Last week, thousands of children, early care teachers, providers, parents and community members from across the country celebrated the Week of the Young Child, an annual event of the National Association for the Education of Young Children. In Connecticut, hundreds of young children and the communities that support them also participated. The theme in Connecticut: “Early Years are Learning Years-Children Soar with High Quality Early Education!”

As a society, we are beginning to understand the benefits of investing early and wisely in our young children. Early childhood is a time of tremendous growth with 80 – 85 percent of brain development occurring by age 3. Research shows that high-quality early childhood programs help children – especially those from families with low-incomes – develop the skills they need to succeed in school. Children immersed in high-quality early learning experiences have many long-term benefits including school achievement, reduced need for remedial and special education services, grade retention, and greater social adjustment.

Investment in high-quality early education is also good economics. Research by Nobel Prize-winning economist James Heckman indicates that one of the most effective strategies for improving educational outcomes and promoting economic development is high quality early education. For every dollar spent on high-quality early education, the Federal Reserve Board of Minnesota estimates a return of up to $16 per dollar invested. Investment in human capital helps produce more literate, educated and employable workers who earn higher salaries and generate greater tax revenues. Employers understand that quality early education programs for employees produce short-term economic gains by reducing employee turnover, lowering absenteeism, and increasing worker productivity.

So, how are we doing in Connecticut to help children soar?

Ten percent of Connecticut’s workforce utilizes regulated early childhood programs, enabling 160,000 adults to contribute to Connecticut’s economy, and the industry itself directly employs 15,000 people. Eighty-percent of childcare services are financed through parent fees, demonstrating the economic force of the early care industry.

Despite the documented benefits of strong, comprehensive early learning opportunities for all children, Connecticut continues to face many challenges in achieving this goal. Recent statistics for towns such as Darien and Greenwich show roughly 90 percent of children enter the kindergarten door having a preschool experience. In Hartford and New Haven, that number falls to 65 percent. Children do not begin learning when they turn 5 and enter kindergarten, thus our commitment to them cannot begin with kindergarten. Every child needs to have access to high-quality early childhood experience, especially those most at risk.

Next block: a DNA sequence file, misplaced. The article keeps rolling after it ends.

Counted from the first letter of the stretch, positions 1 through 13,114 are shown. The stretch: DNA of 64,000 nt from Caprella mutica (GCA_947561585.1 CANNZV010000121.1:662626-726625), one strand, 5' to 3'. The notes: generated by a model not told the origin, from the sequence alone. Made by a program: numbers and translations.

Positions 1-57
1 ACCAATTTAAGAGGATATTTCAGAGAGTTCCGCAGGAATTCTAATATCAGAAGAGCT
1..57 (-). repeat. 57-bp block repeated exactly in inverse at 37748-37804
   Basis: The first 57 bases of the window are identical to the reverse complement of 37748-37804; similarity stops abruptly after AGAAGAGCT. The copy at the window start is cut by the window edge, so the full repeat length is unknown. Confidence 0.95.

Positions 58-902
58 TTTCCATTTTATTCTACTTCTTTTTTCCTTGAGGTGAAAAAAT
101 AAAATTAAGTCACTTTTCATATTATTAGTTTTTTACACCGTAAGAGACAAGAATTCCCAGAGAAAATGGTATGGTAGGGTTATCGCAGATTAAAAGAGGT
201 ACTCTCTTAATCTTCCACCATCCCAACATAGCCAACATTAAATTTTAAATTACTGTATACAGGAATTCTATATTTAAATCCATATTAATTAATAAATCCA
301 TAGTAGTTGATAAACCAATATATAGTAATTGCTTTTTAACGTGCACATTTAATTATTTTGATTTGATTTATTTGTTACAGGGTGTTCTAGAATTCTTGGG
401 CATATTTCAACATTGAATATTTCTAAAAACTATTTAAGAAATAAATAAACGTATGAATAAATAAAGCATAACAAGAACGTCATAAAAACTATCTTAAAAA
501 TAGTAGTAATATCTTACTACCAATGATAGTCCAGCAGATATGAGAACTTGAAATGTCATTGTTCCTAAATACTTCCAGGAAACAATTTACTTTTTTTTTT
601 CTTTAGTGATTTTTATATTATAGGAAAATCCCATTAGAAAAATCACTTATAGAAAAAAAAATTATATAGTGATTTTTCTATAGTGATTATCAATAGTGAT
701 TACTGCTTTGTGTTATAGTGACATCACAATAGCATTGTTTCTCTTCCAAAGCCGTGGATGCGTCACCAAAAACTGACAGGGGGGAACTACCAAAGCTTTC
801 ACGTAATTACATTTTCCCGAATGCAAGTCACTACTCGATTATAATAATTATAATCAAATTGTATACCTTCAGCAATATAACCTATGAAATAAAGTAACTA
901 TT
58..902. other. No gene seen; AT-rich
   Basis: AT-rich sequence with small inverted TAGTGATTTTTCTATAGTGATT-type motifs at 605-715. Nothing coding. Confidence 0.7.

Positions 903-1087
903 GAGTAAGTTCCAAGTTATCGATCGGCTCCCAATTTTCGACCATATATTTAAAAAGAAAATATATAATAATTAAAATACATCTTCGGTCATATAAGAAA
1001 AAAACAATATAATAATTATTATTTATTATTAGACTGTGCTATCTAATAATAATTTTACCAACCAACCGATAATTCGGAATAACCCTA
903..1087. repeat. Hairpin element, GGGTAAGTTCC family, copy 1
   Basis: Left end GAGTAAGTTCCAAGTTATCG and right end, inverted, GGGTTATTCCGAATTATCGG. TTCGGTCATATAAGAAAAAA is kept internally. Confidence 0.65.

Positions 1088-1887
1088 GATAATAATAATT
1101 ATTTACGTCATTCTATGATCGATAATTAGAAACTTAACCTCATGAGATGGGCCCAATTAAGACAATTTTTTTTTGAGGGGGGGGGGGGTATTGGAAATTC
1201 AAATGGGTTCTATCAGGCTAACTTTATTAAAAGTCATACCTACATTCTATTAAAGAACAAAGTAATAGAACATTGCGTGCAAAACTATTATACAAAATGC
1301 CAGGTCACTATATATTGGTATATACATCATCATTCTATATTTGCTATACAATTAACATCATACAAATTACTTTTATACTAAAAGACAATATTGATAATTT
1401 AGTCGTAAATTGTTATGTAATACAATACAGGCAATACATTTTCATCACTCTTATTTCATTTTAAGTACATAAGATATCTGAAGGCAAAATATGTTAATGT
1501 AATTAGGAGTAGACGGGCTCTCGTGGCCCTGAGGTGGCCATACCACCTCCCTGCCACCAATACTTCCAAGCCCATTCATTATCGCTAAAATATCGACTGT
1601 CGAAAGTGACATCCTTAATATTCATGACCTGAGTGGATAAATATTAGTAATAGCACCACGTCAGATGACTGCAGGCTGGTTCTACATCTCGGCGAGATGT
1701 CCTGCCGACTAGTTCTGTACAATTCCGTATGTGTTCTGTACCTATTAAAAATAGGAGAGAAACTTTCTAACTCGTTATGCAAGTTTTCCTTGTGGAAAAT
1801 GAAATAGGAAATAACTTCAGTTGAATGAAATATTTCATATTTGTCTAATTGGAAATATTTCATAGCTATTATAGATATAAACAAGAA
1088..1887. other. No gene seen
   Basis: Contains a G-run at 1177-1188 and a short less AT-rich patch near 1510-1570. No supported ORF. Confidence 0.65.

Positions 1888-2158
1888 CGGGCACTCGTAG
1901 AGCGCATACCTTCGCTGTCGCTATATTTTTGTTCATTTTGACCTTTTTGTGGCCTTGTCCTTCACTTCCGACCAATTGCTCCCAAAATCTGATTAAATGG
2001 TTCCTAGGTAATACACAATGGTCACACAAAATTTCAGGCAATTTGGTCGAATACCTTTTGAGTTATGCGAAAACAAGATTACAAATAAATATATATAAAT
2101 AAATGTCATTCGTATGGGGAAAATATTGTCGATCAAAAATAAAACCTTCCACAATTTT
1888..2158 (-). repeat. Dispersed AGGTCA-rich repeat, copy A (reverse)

There are over 400,000 young children ages 0-8 in Connecticut. There was a recent assessment completed of a cohort of 41,606 children born in 2006 that reveal some alarming realities for our young children. Thirty-eight percent were born to mothers with less than a high school degree (15,917); 53 percent were served by federal/state nutritional supplement program – WIC (21,937); 34 percent were enrolled in HUSKY (14,121); and 12 percent had at least one DCF referral (5,097). Connecticut’s current investment in early childhood initiatives that can help address some of these challenges is miniscule, with only 5percent of the state budget going toward early care initiatives. 

What can Connecticut do to ensure all our children soar?

Continue to invest in high-quality early childhood programs and ensure all children have access to high quality experiences. By doing so, we will begin to shift our focus to preventing the achievement gap, rather than closing it.

We need to support parents in their role as a child’s first teacher. All parents want to ensure their children have a safe, nurturing and stimulating environment at home or at a high-quality early childhood program. We need to support our local communities in their work to create effective strategies for early childhood that identifies needs, reaches out to parents, and provides a smooth transition to kindergarten. Our public leaders – legislative and executive – need to prioritize services and the funds that ensure the safety, health and educational development of Connecticut’s young children.

Karen Rainville is the executive director of the Connecticut Association for the Education of Young Children in Hamden.